Grain futures made a soft start to the week - in particular wheat, which tumbled to one of its
lowest finishes of 2017 – but bulls had better luck in soft commodities, with cocoa markets soaring.
Traders had cautioned before the session that the modest amount
of selling revealed by weekly hedge fund positioning data had left scope for
further bearish bets.
And funds used the space, in particular in wheat, which for Chicago-traded
soft red winter crop, the world benchmark, plunged by 2.3% to $4.30 ½ a bushel
for May delivery, the weakest finish since late January for a nearest-but-one
The decline – a fifth successive negative session, a run during
which the contract has lost 6% - was attributed to growing expectations of rain
for drought-hit winter crops on the southern US Plains.
"The 11-15 day forecast for hard red winter wheat areas is
continuing to indicate a weather pattern change in the last part of March and
into April, with more activity developing in some dry areas," said Darrell
Holaday at Country Futures.
In fact, this forecast "has been showing up in the model runs
since the middle part of last week, but there has certainly been some scepticism.
"But today there is a little more confidence and the market
has been under pressure throughout the session."
Benson Quinn Commodities termed winter wheat futures the "downside
leaders with weather models in agreement on improving rainfall outlook into the
end of March.
"There is little confidence in the deferred forecasts but
with models in agreement, Kansas City and Chicago wheat have run into
Richard Feltes at RJ O'Brien said that the weather "leans
negative" for prices, with a "wetter 11-15 day tone for US hard red winter wheat".
Hard wheat underperforms
Futures in hard red winter wheat itself, as traded in Kansas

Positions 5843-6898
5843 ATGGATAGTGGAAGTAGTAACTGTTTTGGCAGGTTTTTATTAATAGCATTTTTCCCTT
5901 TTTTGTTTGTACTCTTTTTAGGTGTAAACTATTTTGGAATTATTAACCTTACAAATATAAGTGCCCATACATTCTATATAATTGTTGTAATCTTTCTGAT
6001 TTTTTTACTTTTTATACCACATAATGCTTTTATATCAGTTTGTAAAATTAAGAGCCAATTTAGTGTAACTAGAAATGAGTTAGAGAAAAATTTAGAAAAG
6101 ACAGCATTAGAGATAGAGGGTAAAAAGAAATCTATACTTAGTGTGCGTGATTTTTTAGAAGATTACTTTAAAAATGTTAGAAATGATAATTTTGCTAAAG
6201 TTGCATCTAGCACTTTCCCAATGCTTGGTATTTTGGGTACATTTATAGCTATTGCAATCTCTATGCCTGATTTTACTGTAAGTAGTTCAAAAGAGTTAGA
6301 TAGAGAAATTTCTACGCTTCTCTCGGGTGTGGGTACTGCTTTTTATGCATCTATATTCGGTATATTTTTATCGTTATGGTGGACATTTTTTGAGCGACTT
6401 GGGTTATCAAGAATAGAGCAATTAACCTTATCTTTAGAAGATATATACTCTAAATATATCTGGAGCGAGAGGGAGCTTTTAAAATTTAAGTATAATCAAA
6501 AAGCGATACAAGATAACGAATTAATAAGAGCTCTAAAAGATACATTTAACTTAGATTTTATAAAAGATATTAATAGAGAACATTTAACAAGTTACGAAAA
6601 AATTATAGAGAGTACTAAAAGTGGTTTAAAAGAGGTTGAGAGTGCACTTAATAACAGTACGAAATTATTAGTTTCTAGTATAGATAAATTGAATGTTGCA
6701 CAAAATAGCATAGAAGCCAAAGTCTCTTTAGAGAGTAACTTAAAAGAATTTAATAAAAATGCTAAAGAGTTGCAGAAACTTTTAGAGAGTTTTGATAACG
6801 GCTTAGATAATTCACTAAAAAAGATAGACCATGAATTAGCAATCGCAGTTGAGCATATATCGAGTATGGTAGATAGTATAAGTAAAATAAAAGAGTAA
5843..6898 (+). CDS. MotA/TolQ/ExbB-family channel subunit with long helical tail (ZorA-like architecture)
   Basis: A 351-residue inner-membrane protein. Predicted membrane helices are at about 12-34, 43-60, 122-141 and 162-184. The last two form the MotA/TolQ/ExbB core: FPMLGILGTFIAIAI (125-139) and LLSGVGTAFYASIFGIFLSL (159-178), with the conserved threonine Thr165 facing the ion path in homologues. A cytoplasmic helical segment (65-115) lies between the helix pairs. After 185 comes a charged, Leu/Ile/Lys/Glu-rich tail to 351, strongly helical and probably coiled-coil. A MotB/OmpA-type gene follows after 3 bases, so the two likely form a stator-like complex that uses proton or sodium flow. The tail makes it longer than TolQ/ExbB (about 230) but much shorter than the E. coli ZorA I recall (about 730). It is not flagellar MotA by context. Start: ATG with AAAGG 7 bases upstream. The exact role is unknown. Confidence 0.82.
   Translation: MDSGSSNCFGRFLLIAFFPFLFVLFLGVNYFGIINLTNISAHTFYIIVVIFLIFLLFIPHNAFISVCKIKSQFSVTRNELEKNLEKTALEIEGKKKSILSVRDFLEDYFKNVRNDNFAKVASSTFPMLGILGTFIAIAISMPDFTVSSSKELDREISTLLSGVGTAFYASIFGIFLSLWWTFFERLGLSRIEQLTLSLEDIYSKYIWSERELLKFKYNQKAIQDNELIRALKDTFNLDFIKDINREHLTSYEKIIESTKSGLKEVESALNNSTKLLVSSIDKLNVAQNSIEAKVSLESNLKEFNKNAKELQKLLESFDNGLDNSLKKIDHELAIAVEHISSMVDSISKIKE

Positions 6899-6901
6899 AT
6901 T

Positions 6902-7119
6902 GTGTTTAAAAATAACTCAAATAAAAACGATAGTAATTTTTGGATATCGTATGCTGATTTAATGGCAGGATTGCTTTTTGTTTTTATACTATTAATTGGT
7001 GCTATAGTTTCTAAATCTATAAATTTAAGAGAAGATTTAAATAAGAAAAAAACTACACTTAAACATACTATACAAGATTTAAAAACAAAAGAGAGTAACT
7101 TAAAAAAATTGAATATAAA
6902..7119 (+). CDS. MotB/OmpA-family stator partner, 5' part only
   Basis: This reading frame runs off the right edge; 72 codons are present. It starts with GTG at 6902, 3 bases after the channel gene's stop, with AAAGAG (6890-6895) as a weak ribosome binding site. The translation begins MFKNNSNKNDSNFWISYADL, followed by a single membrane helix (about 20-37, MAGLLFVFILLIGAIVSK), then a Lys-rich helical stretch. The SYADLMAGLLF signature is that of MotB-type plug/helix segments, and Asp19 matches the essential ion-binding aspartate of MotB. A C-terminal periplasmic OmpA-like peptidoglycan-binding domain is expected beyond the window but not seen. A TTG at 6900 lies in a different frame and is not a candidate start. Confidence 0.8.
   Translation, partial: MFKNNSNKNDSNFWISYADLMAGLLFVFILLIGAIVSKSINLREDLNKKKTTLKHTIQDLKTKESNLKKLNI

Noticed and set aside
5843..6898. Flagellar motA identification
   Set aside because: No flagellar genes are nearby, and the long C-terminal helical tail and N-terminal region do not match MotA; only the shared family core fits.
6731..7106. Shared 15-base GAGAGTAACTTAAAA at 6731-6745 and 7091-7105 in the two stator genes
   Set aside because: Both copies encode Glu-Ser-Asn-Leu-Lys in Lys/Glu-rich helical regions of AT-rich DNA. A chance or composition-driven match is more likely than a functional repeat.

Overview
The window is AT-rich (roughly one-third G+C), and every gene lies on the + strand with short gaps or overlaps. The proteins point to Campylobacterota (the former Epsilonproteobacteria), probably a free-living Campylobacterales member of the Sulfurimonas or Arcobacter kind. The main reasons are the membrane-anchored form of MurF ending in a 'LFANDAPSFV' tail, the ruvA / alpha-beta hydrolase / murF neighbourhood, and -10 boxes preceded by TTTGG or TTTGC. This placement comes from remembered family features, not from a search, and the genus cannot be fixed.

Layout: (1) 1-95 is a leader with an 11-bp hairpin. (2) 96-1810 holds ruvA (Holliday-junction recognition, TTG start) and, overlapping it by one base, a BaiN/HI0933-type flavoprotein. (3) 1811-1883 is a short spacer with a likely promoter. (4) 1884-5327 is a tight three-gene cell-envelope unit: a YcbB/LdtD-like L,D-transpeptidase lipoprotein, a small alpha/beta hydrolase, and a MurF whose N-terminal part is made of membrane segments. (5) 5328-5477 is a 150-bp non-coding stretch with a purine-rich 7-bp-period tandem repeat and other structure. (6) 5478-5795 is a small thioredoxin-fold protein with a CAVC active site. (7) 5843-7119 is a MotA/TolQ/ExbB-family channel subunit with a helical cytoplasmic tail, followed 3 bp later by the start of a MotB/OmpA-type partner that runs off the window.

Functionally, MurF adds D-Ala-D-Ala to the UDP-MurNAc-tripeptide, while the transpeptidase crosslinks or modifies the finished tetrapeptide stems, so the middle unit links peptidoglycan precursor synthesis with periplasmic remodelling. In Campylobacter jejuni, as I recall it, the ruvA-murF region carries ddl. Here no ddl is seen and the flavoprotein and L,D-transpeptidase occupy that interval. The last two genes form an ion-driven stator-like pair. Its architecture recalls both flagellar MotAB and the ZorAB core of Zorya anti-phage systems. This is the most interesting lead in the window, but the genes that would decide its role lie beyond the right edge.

City, actually fared particularly badly, dropping 2.8% to $4.42 ¾ a bushel for
May delivery, and closing below their 100-day moving average for the first time
And this despite some OK news on sowings, with Informa
Economics pegging US all-wheat seedings for the 2017 harvest at 45.6m acres, a little
below the 46.0m acres forecast last month by the US Department of Agriculture.
News on the trade front was mixed, with US exports last week
put by the US Department of Agriculture at 519,127 tonnes, down from 583,534
tonnes the week before, but well ahead of the 407,042 tonnes shipped in the
same week of 2016.
Furthermore, Saudi Arabia bought 735,000 tonnes of hard wheat,
although that was not a surprise.
On a more negative front for US values, Russian prices eased
last week, by $0.50 a tonne to $192 a tonne, according to SovEcon, and the country's
exports in January, at 1.94m tonnes, were not so bad, up from 1.32m tonnes in the
first month of 2016.
'The problem with corn…'
Wheat's performance helped weigh on corn too, which fell by 1.0% to $3.61 a bushel for May delivery, a
two-month closing low.
This despite some strong US export data, at 1.55m tonnes
shipped last week, compared with 1.45m tonnes the week before, and 815,173
tonnes in the same week of 2016.
"Export inspections for corn were very solid," said Darrell
Holaday at Country Futures.